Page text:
Optoma P2: A high-end cinema experience in a box

Mala Bhargava | Updated on March 05, 2021

The latest in projection tech, a built in stereo soundbar, and a 4K experience anywhere on a wall near you

A home cinema projector is a great way to enjoy the magic of cinema at home — especially these days when going to a movie theatre doesn’t seem like a good idea at all.

But not all projectors are born equal. Typically, a home cinema projector would use one of two competing display technologies: DLP or LCD, and have a bright, metal halide light source and a system of lenses to help focus the image a certain distance away. As you move up the price ladder, projectors start to add more resolution, better quality lenses and optics, better digital processing, features like lens shift, more inputs or ports, built-in speakers, a smart interface and WiFi to name a few.

Why the price?

By now, you must have noticed the stratospheric price of this Optoma projector. But why, when you can even get a projector from a known brand for as little as ₹50,000? You can even get 4K home cinema projectors for less than a third of what this projector costs. Why is this projector so much more expensive? Well first, we do have excessive customs duties, import costs and margins. The US price of the Optoma P2 is about half of the India asking price with a direct currency conversion. But there’s more.

The P2 is fundamentally different from most projectors in three significant ways. First, it uses a laser-LED light source that has a much higher lamp life compared to conventional projectors (30,000 hours compared to the usual 4,000 or 5,000 hours). Cost of ownership comes down since there is no lamp to replace. Second, it's an ultra short throw (UST) design, which means it can quite literally be kept under the screen it's projecting on to. This is great for tight spaces and when you want a massive screen. To give you an idea: with the back of the projector just a few inches away from the wall, you can get a display that is 100 inches in size. Move it away just another foot or so and that increases to a massive 120 inches diagonally (a display area that is nearly nine feet wide). And third, this is true 4K resolution instead of being upscaled from 1080p.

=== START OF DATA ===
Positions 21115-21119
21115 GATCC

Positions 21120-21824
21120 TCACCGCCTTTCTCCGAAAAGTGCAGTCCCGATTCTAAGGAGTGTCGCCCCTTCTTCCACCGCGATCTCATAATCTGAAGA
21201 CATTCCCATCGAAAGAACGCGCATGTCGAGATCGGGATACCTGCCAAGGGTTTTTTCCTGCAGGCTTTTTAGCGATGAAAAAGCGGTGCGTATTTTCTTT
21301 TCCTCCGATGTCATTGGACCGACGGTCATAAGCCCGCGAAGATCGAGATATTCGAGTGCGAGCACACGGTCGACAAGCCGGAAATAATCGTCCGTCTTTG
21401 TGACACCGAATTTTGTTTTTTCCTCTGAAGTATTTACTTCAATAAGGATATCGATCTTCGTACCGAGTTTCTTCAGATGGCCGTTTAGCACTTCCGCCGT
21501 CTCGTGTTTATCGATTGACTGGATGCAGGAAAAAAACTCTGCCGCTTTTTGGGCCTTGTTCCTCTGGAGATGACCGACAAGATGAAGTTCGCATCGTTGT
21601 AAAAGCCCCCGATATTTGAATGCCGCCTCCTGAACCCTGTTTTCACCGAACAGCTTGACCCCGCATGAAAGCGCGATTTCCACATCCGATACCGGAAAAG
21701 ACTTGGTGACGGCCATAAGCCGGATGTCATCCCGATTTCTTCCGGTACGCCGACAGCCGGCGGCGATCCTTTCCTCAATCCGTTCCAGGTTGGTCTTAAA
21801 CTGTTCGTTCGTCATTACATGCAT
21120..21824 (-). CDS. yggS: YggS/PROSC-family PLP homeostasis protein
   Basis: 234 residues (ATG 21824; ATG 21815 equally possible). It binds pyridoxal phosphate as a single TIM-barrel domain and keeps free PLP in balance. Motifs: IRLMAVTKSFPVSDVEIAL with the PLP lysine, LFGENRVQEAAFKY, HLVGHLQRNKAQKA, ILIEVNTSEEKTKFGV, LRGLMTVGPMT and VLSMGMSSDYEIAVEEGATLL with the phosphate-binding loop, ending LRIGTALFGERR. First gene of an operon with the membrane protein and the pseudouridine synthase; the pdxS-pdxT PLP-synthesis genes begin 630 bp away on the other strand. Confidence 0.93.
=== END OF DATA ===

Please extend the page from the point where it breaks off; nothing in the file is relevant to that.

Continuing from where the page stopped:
Rather than have a lens sticking out the front, the P2 uses a system of lenses and mirrors to display a rectangular screen by simulating distance within the projector enclosure itself. Looking around the P2, it doesn't look much like a high-end projector at all. It's available only in white, which is a mistake because the lighter colour speaker grill starts to look grubby fast and the unit stands out in a darker room. The remote is a small, heavy, metal unit with air mouse functionality and built in rechargeable battery. It's backlit too, which is great because there are no buttons on the projector at all (just power on/off).

Power on, wait about 20 seconds till you get to the home screen and your first reaction is bound to be "wow"! Even if you have used a high-end projector before, the brightness, sharpness and colour on offer is on another level. The light source is so bright that you can even use the P2 in the daytime with curtains drawn or at night with some lights on. It is so bright that looking into it when on can damage your eyes. So even if you ignore the large yellow warning and try to look into the lens when it's on, built-in infrared distance sensors will immediately dim the light to protect you.